Paris Visite is a more expensive tourist thing, with a discount voucher book for museums, etc...
I would suggest you to get what the locals use when they need a day of unlimited travel.
It is called the Mobilis. Costs less than the Paris Visite and much less advertised; its counterpart is that you cannot use it on Orlyval. It is valid on other public-transport links to the airports (Orlybus, Roissybus, RER B, …) since 2018.
On week-end days, if you're less than 26 years old, there is also the cheaper Ticket Jeunes week-end. This ticket is valid in the specified zones for one day (until midnight, not until end of service), on a Saturday, Sunday or public holiday. Note that unlike Mobilis, this ticket is not valid on the direct airport links (Orlyval, Orlybus, Roissybus, RER B to Roissy).
Also, if you stay for the week, you may consider getting a Navigo weekly pass. Weeks are forced from Monday to Sunday. It involves getting a €5 anonymous card and sticking a photo on it.
Choose your zones wisely : there are no extension tickets available yet. For example : if you got zones 1-2 and you wish to visit Versailles in zone 4, you'll have to pay a ticket for the full zone 1 to zone 4 trip, or get off at the last zone 2 station and buy the "remaining" portion there, which is rather inconvenient. When buying single-trip tickets to use Transilien/RER outside of Paris, you have to request the exact station name you are targeting and there is no fare adjustment; you may be fined if you go further or change routes and an inspector comes.
Once you get your day ticket or weekly pass, the rule is very simple : travel is unlimited within the zones you bought. Metro, bus, Transilien/"train de banlieue" (commuter train ending at main stations), RER (commuter train crossing the city in tunnels, more like metro), tramway, night bus, all is included.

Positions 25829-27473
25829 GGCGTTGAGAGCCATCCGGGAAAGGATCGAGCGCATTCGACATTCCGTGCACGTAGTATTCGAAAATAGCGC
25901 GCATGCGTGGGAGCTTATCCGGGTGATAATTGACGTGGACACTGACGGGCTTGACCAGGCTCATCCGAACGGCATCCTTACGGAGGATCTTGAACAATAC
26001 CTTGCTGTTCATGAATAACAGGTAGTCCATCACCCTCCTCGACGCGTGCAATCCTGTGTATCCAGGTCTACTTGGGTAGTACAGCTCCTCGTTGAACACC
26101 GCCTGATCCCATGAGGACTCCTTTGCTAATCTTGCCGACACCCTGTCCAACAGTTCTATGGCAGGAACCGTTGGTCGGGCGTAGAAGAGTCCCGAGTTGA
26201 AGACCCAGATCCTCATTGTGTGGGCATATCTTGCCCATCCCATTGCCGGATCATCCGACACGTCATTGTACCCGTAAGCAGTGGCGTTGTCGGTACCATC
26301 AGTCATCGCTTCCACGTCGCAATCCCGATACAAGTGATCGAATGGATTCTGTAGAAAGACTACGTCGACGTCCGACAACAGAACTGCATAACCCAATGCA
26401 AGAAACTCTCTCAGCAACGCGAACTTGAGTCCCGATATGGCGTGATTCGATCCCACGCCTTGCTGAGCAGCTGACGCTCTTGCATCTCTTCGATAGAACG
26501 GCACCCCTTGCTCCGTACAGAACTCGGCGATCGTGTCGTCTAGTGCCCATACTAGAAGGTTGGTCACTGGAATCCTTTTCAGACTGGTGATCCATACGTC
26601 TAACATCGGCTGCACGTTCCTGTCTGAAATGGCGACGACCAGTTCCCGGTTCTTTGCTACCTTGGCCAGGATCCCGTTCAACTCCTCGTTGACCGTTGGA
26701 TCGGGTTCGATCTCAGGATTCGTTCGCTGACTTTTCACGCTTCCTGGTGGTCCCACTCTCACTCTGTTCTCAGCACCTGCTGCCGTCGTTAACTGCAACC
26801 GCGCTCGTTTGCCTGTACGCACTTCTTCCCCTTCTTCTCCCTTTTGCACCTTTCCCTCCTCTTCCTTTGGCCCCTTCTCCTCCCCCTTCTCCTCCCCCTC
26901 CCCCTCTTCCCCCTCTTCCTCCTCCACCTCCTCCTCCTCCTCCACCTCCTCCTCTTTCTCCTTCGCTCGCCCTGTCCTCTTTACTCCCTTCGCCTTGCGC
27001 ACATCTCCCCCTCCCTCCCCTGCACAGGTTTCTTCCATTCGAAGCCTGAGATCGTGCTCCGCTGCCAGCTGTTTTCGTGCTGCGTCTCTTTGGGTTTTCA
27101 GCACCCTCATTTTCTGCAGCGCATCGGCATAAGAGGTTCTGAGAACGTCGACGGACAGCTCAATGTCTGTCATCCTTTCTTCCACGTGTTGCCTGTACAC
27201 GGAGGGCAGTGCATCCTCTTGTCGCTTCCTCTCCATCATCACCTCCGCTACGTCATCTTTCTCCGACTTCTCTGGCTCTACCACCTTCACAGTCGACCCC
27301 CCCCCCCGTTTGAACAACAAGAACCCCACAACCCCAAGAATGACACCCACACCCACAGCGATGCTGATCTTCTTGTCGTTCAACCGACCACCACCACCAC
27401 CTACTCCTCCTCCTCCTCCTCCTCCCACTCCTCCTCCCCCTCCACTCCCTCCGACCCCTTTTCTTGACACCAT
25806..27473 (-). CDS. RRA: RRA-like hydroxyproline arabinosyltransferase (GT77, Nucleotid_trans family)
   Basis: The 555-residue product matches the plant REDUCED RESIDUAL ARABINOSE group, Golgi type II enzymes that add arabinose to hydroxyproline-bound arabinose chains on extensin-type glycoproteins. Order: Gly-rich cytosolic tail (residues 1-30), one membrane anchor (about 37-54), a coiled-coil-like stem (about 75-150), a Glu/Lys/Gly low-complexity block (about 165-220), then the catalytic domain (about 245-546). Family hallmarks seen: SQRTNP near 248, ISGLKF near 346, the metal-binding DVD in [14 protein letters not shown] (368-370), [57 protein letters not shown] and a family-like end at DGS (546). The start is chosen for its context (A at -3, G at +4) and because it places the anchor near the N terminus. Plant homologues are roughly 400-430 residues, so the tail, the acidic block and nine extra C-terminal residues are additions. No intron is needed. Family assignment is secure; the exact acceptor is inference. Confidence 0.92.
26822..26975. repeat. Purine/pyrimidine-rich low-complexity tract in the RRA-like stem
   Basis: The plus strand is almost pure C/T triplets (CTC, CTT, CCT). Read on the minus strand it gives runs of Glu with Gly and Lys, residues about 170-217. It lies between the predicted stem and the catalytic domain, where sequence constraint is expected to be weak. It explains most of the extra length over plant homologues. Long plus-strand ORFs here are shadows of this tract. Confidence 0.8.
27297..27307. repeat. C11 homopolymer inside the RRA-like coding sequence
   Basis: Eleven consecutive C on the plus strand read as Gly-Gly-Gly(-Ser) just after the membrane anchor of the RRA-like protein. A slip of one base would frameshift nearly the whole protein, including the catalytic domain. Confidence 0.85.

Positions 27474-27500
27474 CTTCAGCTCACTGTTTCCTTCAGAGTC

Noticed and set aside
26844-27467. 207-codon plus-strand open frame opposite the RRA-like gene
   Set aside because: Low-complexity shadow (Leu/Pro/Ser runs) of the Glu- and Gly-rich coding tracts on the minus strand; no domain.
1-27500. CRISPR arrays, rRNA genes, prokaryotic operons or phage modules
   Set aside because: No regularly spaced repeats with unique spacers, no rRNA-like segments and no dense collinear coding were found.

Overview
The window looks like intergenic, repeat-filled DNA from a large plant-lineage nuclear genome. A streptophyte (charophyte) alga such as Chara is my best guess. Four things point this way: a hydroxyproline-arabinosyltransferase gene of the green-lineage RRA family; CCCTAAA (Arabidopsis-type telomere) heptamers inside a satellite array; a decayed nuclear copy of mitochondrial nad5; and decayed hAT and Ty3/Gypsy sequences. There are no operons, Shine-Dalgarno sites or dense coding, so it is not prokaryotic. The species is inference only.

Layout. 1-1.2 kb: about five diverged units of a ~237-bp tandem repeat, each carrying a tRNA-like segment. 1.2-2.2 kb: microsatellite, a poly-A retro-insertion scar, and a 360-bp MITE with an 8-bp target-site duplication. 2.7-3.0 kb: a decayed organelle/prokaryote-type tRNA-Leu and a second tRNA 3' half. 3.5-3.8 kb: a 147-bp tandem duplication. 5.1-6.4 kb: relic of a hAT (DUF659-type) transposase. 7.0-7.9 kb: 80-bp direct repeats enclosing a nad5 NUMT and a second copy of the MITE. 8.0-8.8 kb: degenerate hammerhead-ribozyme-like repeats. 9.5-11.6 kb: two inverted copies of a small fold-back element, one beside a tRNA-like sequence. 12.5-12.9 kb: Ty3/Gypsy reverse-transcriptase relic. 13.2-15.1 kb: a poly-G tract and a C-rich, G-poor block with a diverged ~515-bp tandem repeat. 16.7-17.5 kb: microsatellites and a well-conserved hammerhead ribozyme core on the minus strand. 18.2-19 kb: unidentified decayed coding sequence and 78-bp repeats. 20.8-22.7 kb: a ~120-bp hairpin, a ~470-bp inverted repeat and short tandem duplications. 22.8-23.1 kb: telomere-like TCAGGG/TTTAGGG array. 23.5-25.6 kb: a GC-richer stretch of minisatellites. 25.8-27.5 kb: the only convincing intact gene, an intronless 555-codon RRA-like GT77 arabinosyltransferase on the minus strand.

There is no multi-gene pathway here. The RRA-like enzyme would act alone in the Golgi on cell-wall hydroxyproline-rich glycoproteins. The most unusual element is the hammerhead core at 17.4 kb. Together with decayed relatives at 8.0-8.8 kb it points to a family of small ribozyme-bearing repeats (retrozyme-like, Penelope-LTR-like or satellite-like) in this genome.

The metro has a very fine network of stations; anywhere you get lost in the city, you will always be able to walk to a station in a few minutes.
The RER lines come to your advantage as they cover larger distances between stops, and run faster.
A note about accessibility :
Most RER stations have escalators and lifts, as well as Metro line 14.
Other, older metro lines mostly have stairs. In big stations you may find some escalators. Most Paris Metro stations are below the surface and involve climbing the equivalent of 2-3 floors to get out, unlike the very deep London tube. There also are aerial stations on lines 2 and 6.
Consider taking the bus too. Get a bus map; there are many routes crisscrossing around Paris. Bus is running on the street, saving the need to use stairs; beware of traffic and rush hour anyway.
If you want to ride a tourist bus, there are two main companies who operate open-top double-decker buses : OpenTour (green/yellow vehicles) and Les Cars Rouges (red vehicles). They only sell unlimited passes at tourist prices i.e. much more than the average transit option.